Unfinished Message

We share an excerpt from a collection of short stories by Mori, whose work highlights the plight of Japanese immigrants in the U.S. during World War II. The book is a part of the California Legacy Series, a partnership between SCU and Heyday Books.

Unfinished Message: Selected Writings of Toshio Mori, is a compilation of the work of short-story writer Toshio Mori, a native of Oakland. His work highlights the plight of immigrant Japanese in America prior to and during World War II, including the wartime evacuation of West Coast Japanese-Americans to the Central Utah Relocation Project. The book was published as part of the California Legacy Series, a partnership between Santa Clara University and Heyday Books. The following excerpt focuses on Mori’s younger brother, Kazuo, who was seriously injured while serving on the Italian front with the all-Nisei 442nd Regimental Combat Team.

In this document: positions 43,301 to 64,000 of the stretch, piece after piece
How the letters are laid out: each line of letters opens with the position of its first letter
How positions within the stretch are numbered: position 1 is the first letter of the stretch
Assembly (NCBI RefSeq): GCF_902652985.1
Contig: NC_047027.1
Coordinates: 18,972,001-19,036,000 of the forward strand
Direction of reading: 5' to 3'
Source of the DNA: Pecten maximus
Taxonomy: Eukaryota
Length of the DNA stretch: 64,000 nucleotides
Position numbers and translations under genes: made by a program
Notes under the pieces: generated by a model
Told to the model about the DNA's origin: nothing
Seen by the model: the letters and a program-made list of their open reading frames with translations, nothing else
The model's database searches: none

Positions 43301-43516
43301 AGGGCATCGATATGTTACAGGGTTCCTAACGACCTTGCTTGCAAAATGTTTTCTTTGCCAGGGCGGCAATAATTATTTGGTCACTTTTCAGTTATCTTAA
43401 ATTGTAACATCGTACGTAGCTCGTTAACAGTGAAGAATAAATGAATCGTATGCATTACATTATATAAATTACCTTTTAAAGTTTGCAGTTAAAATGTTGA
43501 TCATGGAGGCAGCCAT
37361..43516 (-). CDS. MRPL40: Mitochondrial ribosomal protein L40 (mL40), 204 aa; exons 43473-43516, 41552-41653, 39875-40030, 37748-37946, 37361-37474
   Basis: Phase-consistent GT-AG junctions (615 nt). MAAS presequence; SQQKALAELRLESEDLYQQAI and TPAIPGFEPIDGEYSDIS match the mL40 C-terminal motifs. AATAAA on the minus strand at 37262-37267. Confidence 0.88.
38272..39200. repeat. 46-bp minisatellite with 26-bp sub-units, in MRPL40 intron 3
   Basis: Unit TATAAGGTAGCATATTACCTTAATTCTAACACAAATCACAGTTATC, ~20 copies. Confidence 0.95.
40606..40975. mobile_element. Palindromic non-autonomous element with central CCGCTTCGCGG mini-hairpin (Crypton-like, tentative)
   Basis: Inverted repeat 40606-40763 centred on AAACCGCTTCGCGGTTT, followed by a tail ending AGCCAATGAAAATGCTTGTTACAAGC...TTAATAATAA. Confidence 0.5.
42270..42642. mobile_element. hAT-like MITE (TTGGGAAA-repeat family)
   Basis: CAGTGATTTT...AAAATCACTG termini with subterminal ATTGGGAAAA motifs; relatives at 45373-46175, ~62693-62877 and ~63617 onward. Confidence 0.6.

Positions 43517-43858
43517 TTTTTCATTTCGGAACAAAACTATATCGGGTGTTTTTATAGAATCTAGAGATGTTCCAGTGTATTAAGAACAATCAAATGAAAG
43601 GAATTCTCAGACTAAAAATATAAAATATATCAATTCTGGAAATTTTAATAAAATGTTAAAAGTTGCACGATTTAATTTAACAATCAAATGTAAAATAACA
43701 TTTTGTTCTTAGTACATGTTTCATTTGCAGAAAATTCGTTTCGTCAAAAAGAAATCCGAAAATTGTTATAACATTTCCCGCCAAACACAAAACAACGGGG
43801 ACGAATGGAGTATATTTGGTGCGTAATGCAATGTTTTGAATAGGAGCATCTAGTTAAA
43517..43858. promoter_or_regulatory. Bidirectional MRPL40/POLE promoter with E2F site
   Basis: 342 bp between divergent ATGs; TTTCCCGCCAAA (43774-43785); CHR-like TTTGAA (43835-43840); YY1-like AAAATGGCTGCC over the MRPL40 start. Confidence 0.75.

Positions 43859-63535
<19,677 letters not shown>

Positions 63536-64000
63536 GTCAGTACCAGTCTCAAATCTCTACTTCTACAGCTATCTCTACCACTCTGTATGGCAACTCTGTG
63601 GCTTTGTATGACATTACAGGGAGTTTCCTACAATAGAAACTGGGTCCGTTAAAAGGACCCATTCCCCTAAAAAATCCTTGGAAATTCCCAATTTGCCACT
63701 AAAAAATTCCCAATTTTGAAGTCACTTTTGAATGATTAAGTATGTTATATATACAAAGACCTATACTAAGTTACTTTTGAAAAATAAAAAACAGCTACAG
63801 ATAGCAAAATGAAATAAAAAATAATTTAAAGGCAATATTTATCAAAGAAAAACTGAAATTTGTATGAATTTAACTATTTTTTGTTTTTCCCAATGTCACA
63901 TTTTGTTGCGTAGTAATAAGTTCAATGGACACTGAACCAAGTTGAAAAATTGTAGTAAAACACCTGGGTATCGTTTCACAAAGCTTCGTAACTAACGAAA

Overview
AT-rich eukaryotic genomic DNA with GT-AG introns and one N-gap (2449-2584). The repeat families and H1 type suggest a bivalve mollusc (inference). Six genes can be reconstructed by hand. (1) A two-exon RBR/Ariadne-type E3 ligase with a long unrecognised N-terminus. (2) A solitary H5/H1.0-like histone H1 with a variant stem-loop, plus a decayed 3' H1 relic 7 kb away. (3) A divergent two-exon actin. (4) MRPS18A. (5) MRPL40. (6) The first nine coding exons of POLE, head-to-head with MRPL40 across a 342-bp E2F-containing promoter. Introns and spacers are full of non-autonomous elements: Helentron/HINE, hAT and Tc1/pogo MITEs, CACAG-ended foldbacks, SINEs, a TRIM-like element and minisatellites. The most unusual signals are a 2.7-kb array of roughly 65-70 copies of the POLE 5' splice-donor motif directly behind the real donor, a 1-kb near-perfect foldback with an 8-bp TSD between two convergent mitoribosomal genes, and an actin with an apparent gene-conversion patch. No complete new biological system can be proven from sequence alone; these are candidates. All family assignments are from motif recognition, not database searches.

It was on a chilly May night in 1945 in the middle of Utah desert when my mother sharply called me. “I can’t sleep tonight,” she said. True, she had been fretting the past few nights, and I knew she was worried over her son at the Italian front.

I reassured her that everything would be all right. Hadn’t he, I reasoned with her, come through without a scratch with a full year’s service at the front, even with the 442nd Infantry Regiment?

“But I keep seeing Kazuo’s face tonight,” she said. “Each time I’m about to fall asleep his face keeps coming back.”

I tried to calm her fears as best as I could. Nevertheless, she did not sleep that night.